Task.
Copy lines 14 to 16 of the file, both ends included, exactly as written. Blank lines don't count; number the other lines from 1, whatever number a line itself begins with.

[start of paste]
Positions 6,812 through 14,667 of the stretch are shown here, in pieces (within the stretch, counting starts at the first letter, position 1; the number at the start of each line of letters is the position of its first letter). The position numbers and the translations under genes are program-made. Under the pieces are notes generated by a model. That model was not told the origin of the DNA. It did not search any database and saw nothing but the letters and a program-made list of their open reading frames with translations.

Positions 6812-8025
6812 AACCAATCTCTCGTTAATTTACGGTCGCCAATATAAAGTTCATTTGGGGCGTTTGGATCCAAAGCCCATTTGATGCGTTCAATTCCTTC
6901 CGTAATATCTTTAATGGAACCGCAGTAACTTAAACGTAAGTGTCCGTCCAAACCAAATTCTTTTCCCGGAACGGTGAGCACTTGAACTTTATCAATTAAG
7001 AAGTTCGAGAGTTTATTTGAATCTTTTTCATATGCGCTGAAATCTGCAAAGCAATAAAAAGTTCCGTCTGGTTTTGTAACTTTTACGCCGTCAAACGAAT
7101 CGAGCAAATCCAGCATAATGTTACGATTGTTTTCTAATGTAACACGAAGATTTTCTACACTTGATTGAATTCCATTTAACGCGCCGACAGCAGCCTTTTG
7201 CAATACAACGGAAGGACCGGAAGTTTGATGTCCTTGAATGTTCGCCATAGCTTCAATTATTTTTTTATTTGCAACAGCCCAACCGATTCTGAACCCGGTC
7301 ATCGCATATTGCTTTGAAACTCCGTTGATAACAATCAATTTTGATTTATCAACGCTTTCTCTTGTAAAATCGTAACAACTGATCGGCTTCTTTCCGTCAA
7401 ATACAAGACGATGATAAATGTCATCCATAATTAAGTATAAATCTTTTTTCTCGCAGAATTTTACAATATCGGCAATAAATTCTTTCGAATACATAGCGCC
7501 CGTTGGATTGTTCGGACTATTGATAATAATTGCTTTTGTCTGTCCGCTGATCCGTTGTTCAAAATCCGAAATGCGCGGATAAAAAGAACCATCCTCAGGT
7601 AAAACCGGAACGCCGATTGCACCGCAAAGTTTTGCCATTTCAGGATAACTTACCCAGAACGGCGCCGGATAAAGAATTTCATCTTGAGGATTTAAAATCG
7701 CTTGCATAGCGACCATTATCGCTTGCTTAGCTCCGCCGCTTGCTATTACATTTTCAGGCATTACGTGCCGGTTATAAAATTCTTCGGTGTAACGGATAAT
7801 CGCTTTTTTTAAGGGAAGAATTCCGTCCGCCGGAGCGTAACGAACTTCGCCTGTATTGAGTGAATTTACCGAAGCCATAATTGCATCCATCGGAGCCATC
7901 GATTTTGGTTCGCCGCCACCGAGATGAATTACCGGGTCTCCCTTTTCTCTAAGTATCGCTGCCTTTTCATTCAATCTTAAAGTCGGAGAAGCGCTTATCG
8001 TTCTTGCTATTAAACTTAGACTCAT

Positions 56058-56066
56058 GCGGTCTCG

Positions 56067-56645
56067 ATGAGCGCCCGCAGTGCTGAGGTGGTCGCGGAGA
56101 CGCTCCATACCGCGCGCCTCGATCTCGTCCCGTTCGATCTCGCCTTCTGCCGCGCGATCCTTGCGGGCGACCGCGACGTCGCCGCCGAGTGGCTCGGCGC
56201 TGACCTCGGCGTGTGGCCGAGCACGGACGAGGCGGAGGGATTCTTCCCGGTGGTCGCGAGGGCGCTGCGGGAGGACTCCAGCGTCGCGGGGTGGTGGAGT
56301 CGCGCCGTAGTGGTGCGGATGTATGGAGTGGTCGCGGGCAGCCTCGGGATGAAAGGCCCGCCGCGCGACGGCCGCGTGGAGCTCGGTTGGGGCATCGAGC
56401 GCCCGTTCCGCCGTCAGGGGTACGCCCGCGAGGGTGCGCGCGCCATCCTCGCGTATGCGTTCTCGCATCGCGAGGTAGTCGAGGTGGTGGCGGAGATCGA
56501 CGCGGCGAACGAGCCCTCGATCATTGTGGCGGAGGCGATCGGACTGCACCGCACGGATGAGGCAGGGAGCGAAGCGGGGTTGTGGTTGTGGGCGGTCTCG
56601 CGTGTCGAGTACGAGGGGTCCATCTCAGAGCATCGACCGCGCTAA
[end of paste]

7901 GATTTTGGTTCGCCGCCACCGAGATGAATTACCGGGTCTCCCTTTTCTCTAAGTATCGCTGCCTTTTCATTCAATCTTAAAGTCGGAGAAGCGCTTATCG
8001 TTCTTGCTATTAAACTTAGACTCAT

Positions 56058-56066